Billy Cocked Hat
I am a young man. I'm in my prime.
I work as hard as any man can,
Digging and a-picking at the railway line
As a rough and a tumble navvying man.
Cho: In my billy cocked hat, silken waistcoat,
Corduroy trousers tied at the knee,
A shovel, a pick, a one-wheel barrow,
And a jug full of gin when I takes my ease.
Living in a shanty, feeding fleas,
Shoveling muck all through the day,
Maggoty meat and mouldy peas,
And the tommy-shop takes nearly all my pay.
Every Sunday, I goes on the randy,
Finds my way to the nearest town.
If I sees a peeler with 'is truncheon hanging,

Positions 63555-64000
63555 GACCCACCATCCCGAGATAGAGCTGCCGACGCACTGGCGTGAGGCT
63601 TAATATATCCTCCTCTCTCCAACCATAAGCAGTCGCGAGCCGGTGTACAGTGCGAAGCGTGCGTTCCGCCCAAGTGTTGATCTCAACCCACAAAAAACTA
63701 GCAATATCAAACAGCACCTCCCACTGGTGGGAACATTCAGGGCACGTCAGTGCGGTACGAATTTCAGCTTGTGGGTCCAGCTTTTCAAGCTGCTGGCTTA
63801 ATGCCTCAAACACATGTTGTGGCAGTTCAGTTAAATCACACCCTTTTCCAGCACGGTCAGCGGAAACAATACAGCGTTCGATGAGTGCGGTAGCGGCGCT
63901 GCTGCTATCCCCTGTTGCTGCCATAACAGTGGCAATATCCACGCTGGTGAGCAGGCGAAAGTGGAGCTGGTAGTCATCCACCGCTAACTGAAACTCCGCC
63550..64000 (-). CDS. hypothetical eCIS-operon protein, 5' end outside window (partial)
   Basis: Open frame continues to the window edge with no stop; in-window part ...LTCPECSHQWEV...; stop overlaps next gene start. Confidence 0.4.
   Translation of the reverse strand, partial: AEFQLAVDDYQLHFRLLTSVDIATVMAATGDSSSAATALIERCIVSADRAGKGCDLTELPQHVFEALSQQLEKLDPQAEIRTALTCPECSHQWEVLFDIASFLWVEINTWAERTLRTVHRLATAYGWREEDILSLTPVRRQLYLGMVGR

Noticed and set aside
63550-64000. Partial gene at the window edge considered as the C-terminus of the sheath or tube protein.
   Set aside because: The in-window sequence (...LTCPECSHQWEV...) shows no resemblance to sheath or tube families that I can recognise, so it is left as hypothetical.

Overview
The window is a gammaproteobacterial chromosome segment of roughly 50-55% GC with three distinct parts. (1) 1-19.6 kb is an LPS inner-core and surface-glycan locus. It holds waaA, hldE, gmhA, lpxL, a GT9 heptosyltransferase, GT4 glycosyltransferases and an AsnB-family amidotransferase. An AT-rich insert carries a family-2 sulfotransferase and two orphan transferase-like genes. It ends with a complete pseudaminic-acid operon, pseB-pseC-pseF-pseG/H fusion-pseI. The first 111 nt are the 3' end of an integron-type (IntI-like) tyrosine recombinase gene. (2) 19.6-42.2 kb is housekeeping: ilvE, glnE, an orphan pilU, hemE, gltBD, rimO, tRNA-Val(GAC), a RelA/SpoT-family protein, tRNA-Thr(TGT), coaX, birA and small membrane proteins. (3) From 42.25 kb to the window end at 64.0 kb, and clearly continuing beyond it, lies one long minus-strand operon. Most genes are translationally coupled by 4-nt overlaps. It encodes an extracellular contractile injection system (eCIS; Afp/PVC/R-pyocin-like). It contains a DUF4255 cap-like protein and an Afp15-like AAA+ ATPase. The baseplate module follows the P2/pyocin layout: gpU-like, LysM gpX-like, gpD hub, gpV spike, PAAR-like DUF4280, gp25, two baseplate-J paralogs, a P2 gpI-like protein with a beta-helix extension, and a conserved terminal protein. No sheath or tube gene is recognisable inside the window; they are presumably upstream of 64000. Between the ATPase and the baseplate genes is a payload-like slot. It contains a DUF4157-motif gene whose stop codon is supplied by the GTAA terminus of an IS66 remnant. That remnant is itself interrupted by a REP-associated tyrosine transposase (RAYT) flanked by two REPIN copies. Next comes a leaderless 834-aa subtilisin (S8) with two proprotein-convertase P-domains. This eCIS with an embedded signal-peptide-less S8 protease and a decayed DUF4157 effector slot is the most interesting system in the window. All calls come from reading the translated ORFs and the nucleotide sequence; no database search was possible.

I ups with my fist and I knocks 'im down.
Blasting tunnels where the line runs deep,
Digging out bodies where the roof has fell,
There's many a navvy took a long, long sleep,
Reward for 'is labour's a funeral bell.
Contract's finished, the navvy's gone,
And trains now run on the lines 'e's laid.
People will wonder in the days to come
At the work that's been done by the navvying trade.
Tommy-shop is the British equivalent of the American "company store." As sung by
Gary & Vera Aspey on "Stories, Songs, Humour," 1962.